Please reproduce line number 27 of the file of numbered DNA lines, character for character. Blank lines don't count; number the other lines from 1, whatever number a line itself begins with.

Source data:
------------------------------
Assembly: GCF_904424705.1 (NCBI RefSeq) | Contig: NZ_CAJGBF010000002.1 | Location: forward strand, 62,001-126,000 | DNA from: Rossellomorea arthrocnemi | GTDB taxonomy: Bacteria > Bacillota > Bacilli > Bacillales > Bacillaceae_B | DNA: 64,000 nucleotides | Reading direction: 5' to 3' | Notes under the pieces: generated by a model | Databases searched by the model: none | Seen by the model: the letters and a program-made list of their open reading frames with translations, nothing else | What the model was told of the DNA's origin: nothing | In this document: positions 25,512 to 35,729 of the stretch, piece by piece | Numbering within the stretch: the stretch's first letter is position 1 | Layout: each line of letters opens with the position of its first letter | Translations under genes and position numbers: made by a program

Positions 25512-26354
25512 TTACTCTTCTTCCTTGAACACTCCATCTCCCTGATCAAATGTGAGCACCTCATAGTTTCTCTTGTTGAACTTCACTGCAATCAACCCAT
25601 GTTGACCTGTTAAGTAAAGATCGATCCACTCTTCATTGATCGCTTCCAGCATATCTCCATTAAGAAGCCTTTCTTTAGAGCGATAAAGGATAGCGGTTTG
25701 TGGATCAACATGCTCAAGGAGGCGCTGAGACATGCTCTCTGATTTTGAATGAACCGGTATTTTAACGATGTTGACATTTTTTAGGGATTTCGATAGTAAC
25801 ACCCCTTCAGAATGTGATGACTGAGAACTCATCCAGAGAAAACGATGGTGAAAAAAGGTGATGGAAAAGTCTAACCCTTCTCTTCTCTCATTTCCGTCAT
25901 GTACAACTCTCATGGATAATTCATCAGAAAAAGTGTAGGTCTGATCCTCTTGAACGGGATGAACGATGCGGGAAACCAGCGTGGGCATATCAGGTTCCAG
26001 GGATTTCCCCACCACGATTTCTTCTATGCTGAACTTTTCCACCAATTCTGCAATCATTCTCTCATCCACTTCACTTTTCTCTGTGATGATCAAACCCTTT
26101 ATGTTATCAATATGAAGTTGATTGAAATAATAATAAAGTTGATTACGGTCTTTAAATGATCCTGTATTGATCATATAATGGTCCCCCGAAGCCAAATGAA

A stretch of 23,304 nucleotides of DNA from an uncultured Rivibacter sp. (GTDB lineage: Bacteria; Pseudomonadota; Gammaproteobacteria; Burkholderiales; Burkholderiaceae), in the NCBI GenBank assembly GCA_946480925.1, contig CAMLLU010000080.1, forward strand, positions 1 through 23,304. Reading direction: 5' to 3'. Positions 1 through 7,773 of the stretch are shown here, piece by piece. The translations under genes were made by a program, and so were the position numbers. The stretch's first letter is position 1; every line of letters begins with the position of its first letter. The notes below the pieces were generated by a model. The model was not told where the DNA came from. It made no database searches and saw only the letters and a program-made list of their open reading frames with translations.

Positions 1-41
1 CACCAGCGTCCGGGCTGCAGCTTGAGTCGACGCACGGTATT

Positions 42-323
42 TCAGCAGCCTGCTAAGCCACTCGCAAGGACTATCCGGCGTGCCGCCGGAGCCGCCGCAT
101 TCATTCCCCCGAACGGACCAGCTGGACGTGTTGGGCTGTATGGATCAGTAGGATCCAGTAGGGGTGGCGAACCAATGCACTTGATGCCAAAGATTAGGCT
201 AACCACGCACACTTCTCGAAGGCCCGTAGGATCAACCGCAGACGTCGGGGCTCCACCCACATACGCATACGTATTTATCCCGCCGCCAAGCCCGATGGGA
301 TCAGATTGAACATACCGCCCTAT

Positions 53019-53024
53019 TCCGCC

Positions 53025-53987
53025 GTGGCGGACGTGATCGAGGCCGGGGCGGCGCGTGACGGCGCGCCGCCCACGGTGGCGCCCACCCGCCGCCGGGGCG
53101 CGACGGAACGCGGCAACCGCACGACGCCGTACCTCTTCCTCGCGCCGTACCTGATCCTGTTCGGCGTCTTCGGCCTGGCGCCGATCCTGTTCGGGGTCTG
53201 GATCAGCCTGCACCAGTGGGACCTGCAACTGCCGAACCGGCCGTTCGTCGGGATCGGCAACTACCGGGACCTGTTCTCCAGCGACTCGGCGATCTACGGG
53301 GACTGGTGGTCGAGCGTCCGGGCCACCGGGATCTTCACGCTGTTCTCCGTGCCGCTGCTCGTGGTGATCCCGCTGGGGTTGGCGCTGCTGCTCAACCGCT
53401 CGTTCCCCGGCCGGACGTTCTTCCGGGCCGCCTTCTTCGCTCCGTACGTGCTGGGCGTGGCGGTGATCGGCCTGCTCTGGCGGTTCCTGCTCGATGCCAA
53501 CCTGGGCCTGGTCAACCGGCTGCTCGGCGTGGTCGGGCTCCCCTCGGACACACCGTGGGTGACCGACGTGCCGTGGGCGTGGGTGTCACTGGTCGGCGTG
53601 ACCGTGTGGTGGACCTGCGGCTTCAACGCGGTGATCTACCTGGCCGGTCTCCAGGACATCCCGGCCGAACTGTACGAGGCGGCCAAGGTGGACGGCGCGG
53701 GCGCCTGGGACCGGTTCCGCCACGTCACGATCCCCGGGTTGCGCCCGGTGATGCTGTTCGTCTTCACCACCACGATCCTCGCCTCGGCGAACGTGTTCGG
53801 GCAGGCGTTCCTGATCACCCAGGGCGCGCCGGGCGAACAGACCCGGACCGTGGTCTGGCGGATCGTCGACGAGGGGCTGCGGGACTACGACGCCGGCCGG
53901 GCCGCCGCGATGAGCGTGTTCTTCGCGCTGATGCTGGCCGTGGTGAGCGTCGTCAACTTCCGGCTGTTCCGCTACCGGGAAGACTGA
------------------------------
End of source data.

53601 ACCGTGTGGTGGACCTGCGGCTTCAACGCGGTGATCTACCTGGCCGGTCTCCAGGACATCCCGGCCGAACTGTACGAGGCGGCCAAGGTGGACGGCGCGG